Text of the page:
Imagine a referendum in which just 0.2 per cent of the population were allowed to vote. Imagine that every one of those voters was marched to the voting station at gunpoint, and told exactly what choice to make. Would you believe the result truly represented the wishes of the people?
This is exactly what happened in the Pacific nation of West Papua in 1969. The occupying Indonesian army marched 1,026 handpicked West Papuans (from a population of 800,000) in front of election officials. These ‘voters’ were ordered to raise their hands at the right moment or be shot. This ‘Act of Free Choice’ was then presented to the world as an unequivocal vote in favour of Indonesia’s claim over West Papua, and rubber-stamped at the United Nations by the US, the UK, Australia and their allies. The lands, forests and mountains that had been home to the Indigenous West Papuan people for 50,000 years were handed over to Indonesian President Suharto’s military regime – along with the vast reserves of gold, copper and natural gas buried beneath them.
Forty-eight years later, in January 2017, I’m sitting in a packed-out conference room in the UK Parliament building in Westminster. We are here to see West Papuan independence leader Benny Wenda launch a global petition, calling on the UN to oversee a fresh independence vote in his country to replace the sham referendum from 1969. Benny stands, ceremonial feathered headdress on his head, and tells the gathered MPs, journalists and supporters about the decades of human rights abuses his people have suffered under Indonesian occupation. His speech is accompanied by something I’ve never seen before – a video of demonstrations that took place in West Papua in the previous 24 hours, in solidarity with this meeting. We see groups of West Papuans in jungle villages holding up the Morning Star independence flag – a criminal act that carries a 15-year sentence in Indonesia – and thanking us for coming to Westminster today. One group of protesters have filmed themselves inside an Indonesian jail. Every participant in these actions will have done so at great personal risk of reprisal from the Indonesian military.
The people of West Papua are rising again, determined to reclaim the voice that was denied to them almost 50 years ago. After decades of struggle and brutal repression, recent events have propelled their fight for freedom back onto the world stage. If we’re serious about defending human rights and tackling climate change, this is the moment to stand with West Papua – the survival of an entire culture and the preservation of the world’s third-largest rainforest are hanging in the balance. But time is running out.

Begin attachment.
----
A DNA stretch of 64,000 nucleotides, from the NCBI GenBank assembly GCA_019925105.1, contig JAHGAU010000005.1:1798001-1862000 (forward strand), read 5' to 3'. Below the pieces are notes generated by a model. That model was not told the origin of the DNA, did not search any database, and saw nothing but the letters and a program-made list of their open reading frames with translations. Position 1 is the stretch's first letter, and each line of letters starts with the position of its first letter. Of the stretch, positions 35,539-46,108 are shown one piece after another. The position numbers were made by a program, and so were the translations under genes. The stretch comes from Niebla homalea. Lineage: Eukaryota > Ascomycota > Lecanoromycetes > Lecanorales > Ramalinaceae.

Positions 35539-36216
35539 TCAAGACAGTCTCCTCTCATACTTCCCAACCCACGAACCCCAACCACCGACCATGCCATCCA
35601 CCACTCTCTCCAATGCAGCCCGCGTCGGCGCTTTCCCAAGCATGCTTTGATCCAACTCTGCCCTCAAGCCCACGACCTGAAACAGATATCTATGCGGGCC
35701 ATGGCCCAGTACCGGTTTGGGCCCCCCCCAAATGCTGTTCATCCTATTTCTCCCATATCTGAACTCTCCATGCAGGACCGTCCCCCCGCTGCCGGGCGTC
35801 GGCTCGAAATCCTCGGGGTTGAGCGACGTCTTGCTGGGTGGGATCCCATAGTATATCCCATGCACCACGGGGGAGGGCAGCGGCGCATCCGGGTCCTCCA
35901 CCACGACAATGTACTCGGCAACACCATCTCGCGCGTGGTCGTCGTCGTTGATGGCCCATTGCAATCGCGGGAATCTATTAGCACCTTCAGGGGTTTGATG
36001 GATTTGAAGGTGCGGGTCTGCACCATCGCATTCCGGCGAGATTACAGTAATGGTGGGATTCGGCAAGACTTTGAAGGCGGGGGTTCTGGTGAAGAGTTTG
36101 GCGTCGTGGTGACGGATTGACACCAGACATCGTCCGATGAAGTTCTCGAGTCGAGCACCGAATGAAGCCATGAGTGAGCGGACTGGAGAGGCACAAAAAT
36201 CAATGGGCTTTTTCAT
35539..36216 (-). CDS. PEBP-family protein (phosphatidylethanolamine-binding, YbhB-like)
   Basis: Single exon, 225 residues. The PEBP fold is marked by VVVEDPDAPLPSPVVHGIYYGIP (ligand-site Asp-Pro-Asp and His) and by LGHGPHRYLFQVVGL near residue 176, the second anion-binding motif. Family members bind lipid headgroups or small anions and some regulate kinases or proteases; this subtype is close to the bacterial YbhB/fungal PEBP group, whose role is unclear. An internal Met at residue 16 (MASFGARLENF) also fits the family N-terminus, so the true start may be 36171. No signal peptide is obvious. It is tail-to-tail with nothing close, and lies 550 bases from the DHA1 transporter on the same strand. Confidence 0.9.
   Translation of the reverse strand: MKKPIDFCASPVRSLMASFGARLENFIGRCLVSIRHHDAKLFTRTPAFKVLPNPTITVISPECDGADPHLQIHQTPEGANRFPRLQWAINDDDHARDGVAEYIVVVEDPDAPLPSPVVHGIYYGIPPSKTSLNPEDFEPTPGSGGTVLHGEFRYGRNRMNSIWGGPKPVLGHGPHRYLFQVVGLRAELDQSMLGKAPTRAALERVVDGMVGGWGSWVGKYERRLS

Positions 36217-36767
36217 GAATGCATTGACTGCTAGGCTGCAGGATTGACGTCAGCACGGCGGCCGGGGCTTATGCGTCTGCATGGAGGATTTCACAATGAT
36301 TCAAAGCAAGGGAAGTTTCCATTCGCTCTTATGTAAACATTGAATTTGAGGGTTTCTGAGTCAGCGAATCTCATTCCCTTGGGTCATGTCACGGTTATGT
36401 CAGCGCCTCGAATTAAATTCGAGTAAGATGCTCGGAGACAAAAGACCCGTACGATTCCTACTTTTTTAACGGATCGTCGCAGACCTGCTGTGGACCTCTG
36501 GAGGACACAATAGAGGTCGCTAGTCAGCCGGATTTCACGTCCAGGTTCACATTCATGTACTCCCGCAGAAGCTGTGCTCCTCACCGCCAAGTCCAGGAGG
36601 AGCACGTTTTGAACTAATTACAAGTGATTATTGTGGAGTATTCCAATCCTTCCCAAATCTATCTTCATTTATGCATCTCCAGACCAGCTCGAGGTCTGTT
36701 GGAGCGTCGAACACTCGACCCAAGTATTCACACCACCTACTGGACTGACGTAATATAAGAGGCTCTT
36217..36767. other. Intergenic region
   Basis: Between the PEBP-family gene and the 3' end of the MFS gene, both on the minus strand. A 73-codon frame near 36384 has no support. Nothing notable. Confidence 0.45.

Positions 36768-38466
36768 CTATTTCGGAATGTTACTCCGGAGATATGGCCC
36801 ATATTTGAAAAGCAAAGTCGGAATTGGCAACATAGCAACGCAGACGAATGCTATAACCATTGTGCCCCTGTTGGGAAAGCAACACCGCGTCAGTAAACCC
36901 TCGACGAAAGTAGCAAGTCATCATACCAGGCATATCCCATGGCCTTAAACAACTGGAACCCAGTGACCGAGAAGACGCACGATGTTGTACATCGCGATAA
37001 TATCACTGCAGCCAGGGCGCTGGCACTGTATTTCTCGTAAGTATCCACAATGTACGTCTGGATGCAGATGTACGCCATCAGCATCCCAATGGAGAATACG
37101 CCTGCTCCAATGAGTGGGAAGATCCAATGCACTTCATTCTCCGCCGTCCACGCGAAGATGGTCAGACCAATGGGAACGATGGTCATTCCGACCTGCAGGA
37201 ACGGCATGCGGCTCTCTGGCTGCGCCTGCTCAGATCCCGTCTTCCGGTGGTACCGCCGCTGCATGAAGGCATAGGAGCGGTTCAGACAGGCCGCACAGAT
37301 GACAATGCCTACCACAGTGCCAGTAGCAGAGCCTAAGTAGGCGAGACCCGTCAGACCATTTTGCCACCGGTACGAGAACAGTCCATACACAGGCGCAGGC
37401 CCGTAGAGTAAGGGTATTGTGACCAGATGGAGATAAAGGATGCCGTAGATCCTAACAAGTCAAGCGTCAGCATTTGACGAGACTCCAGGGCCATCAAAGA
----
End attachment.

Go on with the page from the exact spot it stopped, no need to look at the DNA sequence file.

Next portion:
West Papua is an extraordinary place, with a civilization stretching back tens of thousands of years and rainforests teeming with species found nowhere else on the planet. Ever since Indonesian troops first marched into West Papua in 1961, the government has sought to tighten its grip on this resource-rich, lushly forested territory. This has involved military occupation – at least 15,000 troops are stationed in West Papua1, making it one of the most militarized zones in Southeast Asia – and also the transmigration of Indonesians into West Papua. In several key regions, the Indigenous population is now outnumbered by Indonesian settlers. ‘In 1999, Indonesia had set up just nine regencies [local administrative areas] within West Papua,’ says Octovianus (Octo) Mote, Secretary-General of the United Liberation Movement for West Papua (ULMWP). ‘Today, they have 43, and are planning to expand to 73, each with its own police stations and military base. This is all to accommodate new settlers and further outnumber our people. The kind of colonial history that took Western powers many years to carry out is happening here at high speed.’
Indonesians run the majority of businesses in cities like Sorong and Jayapura; they control most of the wealth in West Papua, while the Indigenous population is treated as an underclass. In the words of Indonesian human rights lawyer Veronica Koman: ‘When you arrive at Jayapura airport, the officers behind the desk are all immigrants, while the West Papuans are the porters. If you go into town, the shop owners are all immigrants, while West Papuans are selling betel nuts on the road.’
This kind of colonial takeover by an invading force puts Western fears over immigration into sharp perspective. Migrants and refugees arriving in Europe, Australia and the US present little or no threat to these countries’ cultural and political dominance; the people of West Papua, on the other hand, are at the sharp end of purposeful transmigration policies from an occupying power seeking to cement control over their lands and natural resources.
Dissent is often met with violence and arbitrary arrest. According to Jason Macleod of the University of Sydney: ‘Acts of state violence occur all over West Papua and are carried out by all parts of the security forces. [Human rights violations] include killing, torture, sexual assault and deprivation of liberty.’
Gathering statistics on these abuses is near-impossible, thanks to Indonesia’s ban on human rights organizations entering the region, and tight media restrictions. Local journalists are routinely bribed, threatened, arrested or killed; foreign media are largely banned.
Estimates of the total number of West Papuans killed by security forces range from 100,000 to 500,000.2 The vast majority of deaths go unreported by official media sources; I have been told of villagers stacking skulls in caves as evidence of atrocities that might otherwise be forgotten.
Unequal access to healthcare, education and employment means that Indigenous West Papuans have much higher rates of poverty, illiteracy, child mortality and HIV infection than the rest of the Indonesian population. Jim Elmslie of Sydney University observed that between 1971 and 2000, the Indigenous West Papuan population grew 50 per cent more slowly than the population of neighbouring Papua New Guinea, resulting in 360,000 ‘missing Papuans’.3